31st May 2016: As competition for Europe’s precious supply of freshwater intensifies and the effects of climate change are increasingly felt, European companies still have some way to go to address water concerns according to global non-profit organization CDP. With the generous support of the Stavros Niarchos Foundation, the world leader in environmental reporting, CDP, today releases its first European water report “State of play in corporate water stewardship” providing a snapshot of the current state of play of corporate water action in Europe.
In a year when the World Economic Forum has ranked global water crises – including drought, increased risk of flooding and deteriorating water quality – as the greatest threat facing the planet over the next decade in terms of impact11, interest among institutional investors in water-related risk, opportunity and disclosure is growing. This year, through CDP, 643 institutional investors asked 299 of Europe’s largest publicly listed companies across industry sectors with high water vulnerability or impacts to disclose how they are adapting and responding to worsening water security - more than four times the number of investors backing the CDP request compared with the global program's first year in 2010.
While there are signs of action from this group, there is certainly room for improvement. 62% (186) of companies requested to report water data by investors, failed to do so. Only one European company, Metsä Board, made it to the CDP Water A list* which account for a total of eight companies worldwide (three in Japan, two in USA and two in South Africa).
Action is needed if these non-responding companies are to increase investor confidence that they are shoring up their business in the face of worsening water security.
According to Schroders, a global asset management company: 'Investor attitudes have changed over the last five years, as there is increasing recognition that there are environmental limits to economic growth. CDP data helps us analyse companies on the sector level comparing performance against their peers, understanding how companies are addressing risks, and also looking at opportunities.'
Energy and Industrial companies in particular are not meeting investor demands for transparency and action. Just 13% and 16% respectively, of the European's largest publicly listed companies in these sectors responded to CDP's annual request from investors to account for their water management strategies in 2015, less than the average disclosure rate of 38% this year.
This lack of transparency is concerning given over two-thirds of Energy companies (65%) and more than half of industrial companies globally (56%) say their business is vulnerable to substantive water risks. Furthermore, the bottom line has already been hit for a quarter (25% and 22%) of these companies due to water-related challenges in the past year – among the highest of the eight sectors reporting via CDP in 2015.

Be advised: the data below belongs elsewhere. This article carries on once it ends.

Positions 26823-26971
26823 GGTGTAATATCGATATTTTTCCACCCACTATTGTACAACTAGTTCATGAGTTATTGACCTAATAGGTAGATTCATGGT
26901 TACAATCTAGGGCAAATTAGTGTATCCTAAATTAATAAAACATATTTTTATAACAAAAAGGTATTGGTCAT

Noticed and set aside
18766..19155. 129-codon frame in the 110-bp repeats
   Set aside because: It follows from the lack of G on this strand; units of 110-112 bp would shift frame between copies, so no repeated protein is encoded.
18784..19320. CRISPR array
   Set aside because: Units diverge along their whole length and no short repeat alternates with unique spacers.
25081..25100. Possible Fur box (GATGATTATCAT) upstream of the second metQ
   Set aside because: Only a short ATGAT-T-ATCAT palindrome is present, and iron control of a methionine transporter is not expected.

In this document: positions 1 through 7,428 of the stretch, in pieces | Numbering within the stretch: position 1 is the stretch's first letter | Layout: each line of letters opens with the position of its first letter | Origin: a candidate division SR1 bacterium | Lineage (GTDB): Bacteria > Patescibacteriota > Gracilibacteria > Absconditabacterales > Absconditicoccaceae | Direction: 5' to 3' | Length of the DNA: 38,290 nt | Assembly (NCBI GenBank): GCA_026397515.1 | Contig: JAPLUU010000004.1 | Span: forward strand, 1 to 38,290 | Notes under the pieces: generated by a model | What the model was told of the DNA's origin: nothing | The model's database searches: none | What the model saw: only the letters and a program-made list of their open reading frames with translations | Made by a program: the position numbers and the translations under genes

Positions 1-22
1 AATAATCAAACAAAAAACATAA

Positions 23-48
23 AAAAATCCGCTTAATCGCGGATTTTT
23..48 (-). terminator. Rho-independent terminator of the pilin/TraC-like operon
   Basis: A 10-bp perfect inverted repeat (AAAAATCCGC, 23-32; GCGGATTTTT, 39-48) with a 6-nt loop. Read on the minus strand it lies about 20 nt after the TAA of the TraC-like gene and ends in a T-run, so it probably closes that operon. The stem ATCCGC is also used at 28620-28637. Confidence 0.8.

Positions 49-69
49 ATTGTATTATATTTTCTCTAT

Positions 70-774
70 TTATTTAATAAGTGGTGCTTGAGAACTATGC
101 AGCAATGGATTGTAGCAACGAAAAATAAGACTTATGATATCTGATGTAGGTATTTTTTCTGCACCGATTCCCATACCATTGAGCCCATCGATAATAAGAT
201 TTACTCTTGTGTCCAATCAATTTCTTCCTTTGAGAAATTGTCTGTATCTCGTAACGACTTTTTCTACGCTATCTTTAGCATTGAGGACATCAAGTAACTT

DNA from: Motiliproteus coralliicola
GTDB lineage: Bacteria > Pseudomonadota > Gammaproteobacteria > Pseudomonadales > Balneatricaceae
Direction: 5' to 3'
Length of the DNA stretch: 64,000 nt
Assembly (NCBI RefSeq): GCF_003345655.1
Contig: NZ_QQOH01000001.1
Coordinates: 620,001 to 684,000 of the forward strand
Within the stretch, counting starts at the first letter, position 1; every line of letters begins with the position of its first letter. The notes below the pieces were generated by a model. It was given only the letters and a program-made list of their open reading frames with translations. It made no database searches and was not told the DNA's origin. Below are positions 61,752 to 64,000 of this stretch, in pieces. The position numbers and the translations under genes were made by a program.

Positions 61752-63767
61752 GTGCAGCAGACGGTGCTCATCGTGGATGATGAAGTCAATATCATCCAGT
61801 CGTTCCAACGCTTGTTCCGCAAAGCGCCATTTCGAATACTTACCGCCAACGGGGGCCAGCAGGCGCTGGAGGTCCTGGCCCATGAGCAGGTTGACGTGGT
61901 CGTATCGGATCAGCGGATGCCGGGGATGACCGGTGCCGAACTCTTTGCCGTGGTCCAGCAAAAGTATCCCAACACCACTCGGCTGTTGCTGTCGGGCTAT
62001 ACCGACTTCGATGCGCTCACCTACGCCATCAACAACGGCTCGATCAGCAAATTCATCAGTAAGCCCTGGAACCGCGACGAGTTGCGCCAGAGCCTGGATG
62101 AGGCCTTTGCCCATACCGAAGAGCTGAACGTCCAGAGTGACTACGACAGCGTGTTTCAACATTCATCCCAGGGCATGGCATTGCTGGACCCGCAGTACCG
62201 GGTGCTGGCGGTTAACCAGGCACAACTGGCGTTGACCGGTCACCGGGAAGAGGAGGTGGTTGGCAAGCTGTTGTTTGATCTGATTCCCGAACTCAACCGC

Despite concerns that European water policy goals may be unrealised due to poor water quality, eutrophication and the need for reforms in the way in which water is allocated for industrial, agriculture and energy production, more than half (56%) of companies are failing to conduct a comprehensive risk assessment – a basic first step for any company seeking to ensure business resilience against water issues.
Almost two thirds of respondents (61%) have identified water as a substantive business risk. A total 444 risks were reported by European companies, the majority of which are anticipated to impact either now or in the next three years.
Cate Lamb, head of water at CDP, says: "Just as oil was to the 20th century, water is fast becoming the defining resource of the 21st century. Unfortunately however, unlike oil, there is no replacement for water. Companies using CDP's water program are beginning to understand that taking a strategic view of how they manage water can enhance competitive advantage, investor appeal and business resilience. CDP's Water A List in particular understand that taking a more prudent approach to managing water will ultimately be of benefit to their business and wider stakeholders. It's now time to close the gap." The CDP Europe water report 2016 “State of play in corporate water stewardship” is available on the CDP website.
Carbon Disclosure Project, CDP, är ett samarbete mellan 827 institutionella investerare. CDP genomför världens största kartläggning av storföretagens ambitioner i klimat- och vattenfrågor, och att minska skövlingen av tropisk skog. Ett nordiskt sekretariat för CDP bildades år 2006 med säte i Stockholm. I år 2016 utfrågas över 250 nordiska företag om deras klimatpåverkan.